Purpose/Objectives: To evaluate the effects of a spiritual intervention in patients with cancer.
Data Sources: Databases searched included both international electronic databases (MEDLINE® via PubMed, Cochrane Library CENTRAL, EMBASE, and CINAHL®) as well as Korean electronic databases (KMBASE, KOREAMED, RISS, KISS, and NANET) through December 2013.
Data Synthesis: A meta-analysis was conducted of 15 studies involving 14 controlled trials (7 randomized and 7 nonrandomized) with 889 patients with cancer. Spiritual interventions were compared with a usual care control group or other psychosocial interventions. The weighted average effect size across studies was -0.48 (p = 0.006, I2 = 65%) for spiritual well-being, -0.58 (p = 0.02, I2 = 70%) for meaning of life, -0.87 (p = 0.02, I2 = 87%) for anxiety, and -0.62 (p = 0.001, I2 = 73%) for depression.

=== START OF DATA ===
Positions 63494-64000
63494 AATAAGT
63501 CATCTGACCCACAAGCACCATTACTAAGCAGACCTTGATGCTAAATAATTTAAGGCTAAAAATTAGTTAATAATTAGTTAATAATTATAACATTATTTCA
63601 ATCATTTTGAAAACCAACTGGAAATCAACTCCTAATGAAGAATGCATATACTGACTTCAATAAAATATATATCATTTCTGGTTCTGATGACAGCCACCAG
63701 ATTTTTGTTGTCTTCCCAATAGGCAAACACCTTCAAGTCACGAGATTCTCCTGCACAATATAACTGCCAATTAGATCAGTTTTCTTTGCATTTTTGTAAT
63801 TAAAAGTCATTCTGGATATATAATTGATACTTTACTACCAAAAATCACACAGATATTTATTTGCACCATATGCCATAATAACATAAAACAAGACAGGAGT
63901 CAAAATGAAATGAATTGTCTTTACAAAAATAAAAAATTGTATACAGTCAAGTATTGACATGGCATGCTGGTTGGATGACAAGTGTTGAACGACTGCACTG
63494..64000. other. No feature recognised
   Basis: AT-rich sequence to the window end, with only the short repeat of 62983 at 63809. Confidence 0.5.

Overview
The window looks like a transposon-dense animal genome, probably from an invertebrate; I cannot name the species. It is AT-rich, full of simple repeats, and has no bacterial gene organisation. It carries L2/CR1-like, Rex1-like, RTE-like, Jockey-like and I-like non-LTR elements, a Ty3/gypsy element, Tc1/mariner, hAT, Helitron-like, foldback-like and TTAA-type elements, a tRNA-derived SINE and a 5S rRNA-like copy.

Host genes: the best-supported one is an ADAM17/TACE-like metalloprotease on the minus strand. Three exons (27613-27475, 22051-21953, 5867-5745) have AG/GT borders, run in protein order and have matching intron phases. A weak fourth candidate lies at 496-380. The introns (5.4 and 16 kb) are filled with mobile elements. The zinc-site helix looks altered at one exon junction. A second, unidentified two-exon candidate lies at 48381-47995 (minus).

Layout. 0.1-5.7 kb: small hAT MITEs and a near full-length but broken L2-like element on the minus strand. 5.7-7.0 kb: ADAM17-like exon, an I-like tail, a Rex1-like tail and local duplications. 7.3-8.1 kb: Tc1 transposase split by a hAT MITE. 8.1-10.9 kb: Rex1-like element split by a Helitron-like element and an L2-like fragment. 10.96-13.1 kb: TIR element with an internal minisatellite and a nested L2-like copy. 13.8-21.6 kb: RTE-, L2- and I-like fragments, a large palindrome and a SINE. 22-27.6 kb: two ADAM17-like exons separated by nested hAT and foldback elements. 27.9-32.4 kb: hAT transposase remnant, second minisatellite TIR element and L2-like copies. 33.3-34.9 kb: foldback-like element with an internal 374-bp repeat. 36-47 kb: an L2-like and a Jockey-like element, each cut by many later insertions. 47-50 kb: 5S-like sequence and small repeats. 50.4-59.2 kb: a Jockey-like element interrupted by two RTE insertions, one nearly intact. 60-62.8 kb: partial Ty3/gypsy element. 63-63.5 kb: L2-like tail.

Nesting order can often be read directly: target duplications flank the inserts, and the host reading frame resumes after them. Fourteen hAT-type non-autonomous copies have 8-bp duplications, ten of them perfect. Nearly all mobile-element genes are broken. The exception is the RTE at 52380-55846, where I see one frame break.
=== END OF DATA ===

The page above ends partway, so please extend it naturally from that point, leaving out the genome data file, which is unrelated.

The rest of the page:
Conclusions: The findings showed that spiritual interventions had significant but moderate effects on spiritual well-being, meaning of life, and depression. However, the evidence remains weak because of the mixed study design and substantial heterogeneity.
Implications for Nursing: Oncology nurses increasingly recognize the significance of the spiritual domain of care. The current study indicates that facilitating spiritual awareness and needs may be a worthwhile nursing intervention for patients with cancer.